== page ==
Short Story Review

‘Wait for Night’ by Graham Stephen Jones [Short Story Review]


A day laborer hired to clean up a flooded creek outside of Boulder, Colorado uncovers what could be a valuable find—if it doesn’t kill him first.

Well, we talked about zombies last week with our horror novel, so today we’re looking at a short story about vampires. Yes, it was inevitable that we would have to talk about vampire stories at some point and why not with this free short story that you can read at

Twisting the Myth

I am not one of those people who have read all of those YA novels about vampires, so my knowledge of vampires comes from mythology and reading some of the classic books that deal with vampires, such as Dracula.

Either way, this story digs into some new ways of twisting the vampire mythology that I find interesting as someone who knows it and likes when I can see a switch-up in how those myths work. The way that authors push the rules and limits of a chosen piece of reference material.

There is some zombie mythology mixed up with vampires.

Of course, they are both traditionally viewed as undead, so that binds them together. There’s also the whole biting to infect things that they both share. And they both come from a kind of fear of the dead that cultures tend to have.

In the case of vampires, a lot of it came from dead bodies giving off gases from the chest cavity after death. You probably don’t know a lot about decaying bodies unless you spent a lot of time with mythology as I have, but they’re still air in the lungs after death. You always have some air leftover air in your lungs when you breathe out so eventually it has to come out as the lungs collapse. When it does, it pushes through the vocal tract. This causes the vocal cords to vibrate much as they do in speech, but there isn’t any control of the articulation, so they just sort of cry out. This caused a lot of people to panic before science could explain why bodies would do this when left uncovered.

It’s the reason for sticking a stake through the body which will keep it from coming back to life. If you poke a hole in someone’s chest the air isn’t going to come through the vocal tract–it will come through that unobstructed hole because it’s the fastest way for the air to escape.

And a body can’t get up if it’s nailed to its coffin, so I guess they have that going for them too.

Pinned by Trees

In this case, we don’t have a stake keeping our troublesome vampire down, but an entire tree itself, which I think is a very clever writing decision.

I never thought about it before but a tree has far more staying power than just a stake. It’s a lot harder to rip up a tree than to pull a stake out of coffin.

I feel like the longer this review goes on the more morbid it becomes. I apologize, but I do love talking about mythology and origins and what have you.

It’s especially an interesting writing choice given that these vampires aren’t the kind where a stake is going to turn them into dust the like in Buffy the Vampire Slayer. It goes more into the classic thought that the stake will only keep the vampire down as long as the stake remains there. So as soon as the stake is removed the vampire can heal itself and rise from the dead again. So if you don’t want them to come back having a tree grow there is a good way of keeping a vampire down for a long time, and in this case it does, until development comes along and rips that tree out of place.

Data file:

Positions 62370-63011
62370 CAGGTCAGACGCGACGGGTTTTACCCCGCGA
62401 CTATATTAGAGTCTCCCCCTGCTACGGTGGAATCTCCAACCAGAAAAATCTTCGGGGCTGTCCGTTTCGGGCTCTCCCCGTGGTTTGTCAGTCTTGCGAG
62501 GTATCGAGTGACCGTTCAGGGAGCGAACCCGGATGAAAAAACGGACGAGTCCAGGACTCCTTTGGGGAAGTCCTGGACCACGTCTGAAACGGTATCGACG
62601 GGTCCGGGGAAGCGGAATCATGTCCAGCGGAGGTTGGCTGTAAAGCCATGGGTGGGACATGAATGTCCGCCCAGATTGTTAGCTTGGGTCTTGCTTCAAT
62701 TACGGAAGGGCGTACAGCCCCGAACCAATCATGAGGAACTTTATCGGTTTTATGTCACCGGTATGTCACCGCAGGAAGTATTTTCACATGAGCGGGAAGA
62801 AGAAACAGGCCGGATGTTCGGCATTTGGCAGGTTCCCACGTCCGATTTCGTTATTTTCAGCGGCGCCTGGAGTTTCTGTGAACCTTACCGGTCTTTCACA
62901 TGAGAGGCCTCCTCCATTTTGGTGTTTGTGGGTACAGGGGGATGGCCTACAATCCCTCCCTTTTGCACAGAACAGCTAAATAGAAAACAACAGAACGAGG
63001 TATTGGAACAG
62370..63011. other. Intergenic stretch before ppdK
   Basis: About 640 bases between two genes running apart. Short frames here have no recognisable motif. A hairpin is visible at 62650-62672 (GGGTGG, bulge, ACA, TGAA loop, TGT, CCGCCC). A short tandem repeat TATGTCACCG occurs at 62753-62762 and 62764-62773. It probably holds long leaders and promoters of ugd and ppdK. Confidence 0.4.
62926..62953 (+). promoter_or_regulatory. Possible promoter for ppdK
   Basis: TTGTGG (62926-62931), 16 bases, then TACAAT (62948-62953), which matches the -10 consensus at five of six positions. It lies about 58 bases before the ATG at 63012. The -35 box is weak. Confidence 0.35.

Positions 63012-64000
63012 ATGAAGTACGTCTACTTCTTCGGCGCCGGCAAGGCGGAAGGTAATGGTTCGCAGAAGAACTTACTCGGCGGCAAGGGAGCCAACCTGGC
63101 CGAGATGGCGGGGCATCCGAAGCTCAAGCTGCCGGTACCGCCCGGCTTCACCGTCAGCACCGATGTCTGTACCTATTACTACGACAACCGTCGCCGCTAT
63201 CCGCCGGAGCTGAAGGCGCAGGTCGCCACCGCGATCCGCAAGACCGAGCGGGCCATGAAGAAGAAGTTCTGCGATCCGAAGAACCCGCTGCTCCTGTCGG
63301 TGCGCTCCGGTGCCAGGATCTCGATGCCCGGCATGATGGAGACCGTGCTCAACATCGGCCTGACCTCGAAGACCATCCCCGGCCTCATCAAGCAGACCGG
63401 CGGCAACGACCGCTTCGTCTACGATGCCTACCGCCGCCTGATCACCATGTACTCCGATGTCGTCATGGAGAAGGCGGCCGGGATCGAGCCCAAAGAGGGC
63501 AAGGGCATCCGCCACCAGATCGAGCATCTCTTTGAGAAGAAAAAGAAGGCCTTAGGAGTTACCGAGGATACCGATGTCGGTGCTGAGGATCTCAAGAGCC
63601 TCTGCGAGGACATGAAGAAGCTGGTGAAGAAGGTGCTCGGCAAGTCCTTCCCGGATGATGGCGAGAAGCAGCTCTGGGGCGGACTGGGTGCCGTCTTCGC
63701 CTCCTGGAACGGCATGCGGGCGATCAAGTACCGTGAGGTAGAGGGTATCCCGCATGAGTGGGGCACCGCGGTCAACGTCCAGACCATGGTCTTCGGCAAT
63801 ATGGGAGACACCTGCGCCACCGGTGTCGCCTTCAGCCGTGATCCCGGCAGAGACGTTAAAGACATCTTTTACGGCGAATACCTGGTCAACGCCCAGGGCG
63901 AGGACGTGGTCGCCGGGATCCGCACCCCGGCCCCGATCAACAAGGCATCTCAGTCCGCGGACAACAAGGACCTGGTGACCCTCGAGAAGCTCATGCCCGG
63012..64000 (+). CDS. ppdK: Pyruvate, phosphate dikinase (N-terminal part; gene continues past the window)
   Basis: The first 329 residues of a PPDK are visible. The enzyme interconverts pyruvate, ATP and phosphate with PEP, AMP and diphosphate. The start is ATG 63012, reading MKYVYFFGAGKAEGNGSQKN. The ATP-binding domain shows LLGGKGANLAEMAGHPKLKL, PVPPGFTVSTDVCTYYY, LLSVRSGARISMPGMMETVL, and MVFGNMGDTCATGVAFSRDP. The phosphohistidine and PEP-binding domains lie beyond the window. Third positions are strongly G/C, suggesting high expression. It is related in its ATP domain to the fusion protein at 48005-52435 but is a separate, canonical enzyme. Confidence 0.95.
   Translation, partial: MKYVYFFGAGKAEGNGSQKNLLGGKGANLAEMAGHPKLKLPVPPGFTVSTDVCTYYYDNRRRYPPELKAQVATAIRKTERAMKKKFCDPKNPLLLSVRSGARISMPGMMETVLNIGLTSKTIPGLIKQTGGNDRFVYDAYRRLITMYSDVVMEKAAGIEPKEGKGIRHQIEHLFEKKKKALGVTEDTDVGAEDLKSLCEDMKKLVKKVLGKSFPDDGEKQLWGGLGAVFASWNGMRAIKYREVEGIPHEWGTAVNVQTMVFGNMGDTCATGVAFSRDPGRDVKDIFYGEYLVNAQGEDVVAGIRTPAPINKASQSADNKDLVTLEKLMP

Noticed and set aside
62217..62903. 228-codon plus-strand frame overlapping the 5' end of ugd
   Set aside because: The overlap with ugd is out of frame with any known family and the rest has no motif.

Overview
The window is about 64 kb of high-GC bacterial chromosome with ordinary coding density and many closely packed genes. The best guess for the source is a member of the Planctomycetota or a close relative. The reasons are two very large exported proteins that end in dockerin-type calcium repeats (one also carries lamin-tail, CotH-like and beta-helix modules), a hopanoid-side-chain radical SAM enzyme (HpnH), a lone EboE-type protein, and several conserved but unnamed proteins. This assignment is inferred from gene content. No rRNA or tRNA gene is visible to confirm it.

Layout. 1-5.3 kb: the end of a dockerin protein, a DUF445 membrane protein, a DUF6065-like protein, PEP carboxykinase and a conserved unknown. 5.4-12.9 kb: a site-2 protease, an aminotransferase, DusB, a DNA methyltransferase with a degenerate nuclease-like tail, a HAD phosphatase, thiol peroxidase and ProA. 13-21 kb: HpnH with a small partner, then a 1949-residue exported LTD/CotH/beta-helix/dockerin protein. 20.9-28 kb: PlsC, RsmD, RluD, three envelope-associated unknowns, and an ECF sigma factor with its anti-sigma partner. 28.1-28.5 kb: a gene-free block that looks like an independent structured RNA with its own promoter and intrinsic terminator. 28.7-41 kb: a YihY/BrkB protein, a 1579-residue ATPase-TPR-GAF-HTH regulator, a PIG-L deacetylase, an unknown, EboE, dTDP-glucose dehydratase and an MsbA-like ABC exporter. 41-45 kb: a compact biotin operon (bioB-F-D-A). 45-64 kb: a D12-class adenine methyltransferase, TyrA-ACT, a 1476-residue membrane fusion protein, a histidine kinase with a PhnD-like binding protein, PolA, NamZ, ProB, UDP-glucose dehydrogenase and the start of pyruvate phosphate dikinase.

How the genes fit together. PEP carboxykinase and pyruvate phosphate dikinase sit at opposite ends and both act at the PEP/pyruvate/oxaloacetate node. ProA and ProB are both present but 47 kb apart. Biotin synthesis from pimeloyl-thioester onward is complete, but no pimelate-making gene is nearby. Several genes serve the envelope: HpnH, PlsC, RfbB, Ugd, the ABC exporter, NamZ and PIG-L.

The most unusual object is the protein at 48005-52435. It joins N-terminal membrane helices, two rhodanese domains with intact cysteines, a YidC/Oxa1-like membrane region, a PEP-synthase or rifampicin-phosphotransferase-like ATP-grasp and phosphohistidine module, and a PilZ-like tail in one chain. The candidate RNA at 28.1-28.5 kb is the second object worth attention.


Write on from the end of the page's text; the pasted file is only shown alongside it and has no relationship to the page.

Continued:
Two Meet in the Night

But what drew me to the story was that it’s not entirely about vampires. It’s about the two main characters going through this event together.

What we have is our two main men, who don’t particularly get along or spend time together before the events of the story, but who end up looking out for each other and stepping up to help each other which results in them having an unlikely bond.

I always like stories that are very character centric so having the relationship between these two characters be what’s important to the story is a much better way to get me to read through the whole thing multiple times. We don’t learn any of the specific mythology for these vampires and we don’t get a lot of the back story as to why this particular vampire had been impaled at this particular spot or why he’s seeking revenge now. There’s not a ton of back story at all given that it’s a short story you only have so many words. \

But the character relationship is fleshed out enough that I want a sequel. I want to know what these characters get up to next after these events that I have grown attached to them through.


Rating: 4 out of 5.

Overall a really interesting story.

I wouldn’t say it was scary per se, but I liked how it used the vampire mythology. And I liked that at the end of the day it was a character story and not a jump-scare story, which I don’t find very interesting. Part of the reason I steer clear of scary movies… all the time. I actually can’t remember the last time I watch a scary movie.

By Sarah Carswell

After spending 5 years studying language and writing, Sarah spends most of her time thinking critically about popular works of fiction, and after a lifetime love of music they have made themselves a place where they can analyze music and interview musicians. To learn about their struggle with learning to read and write please check out the About page. You can send a message to Sarah by going to the contact page and sending an email with your feedback and suggestions for new content.

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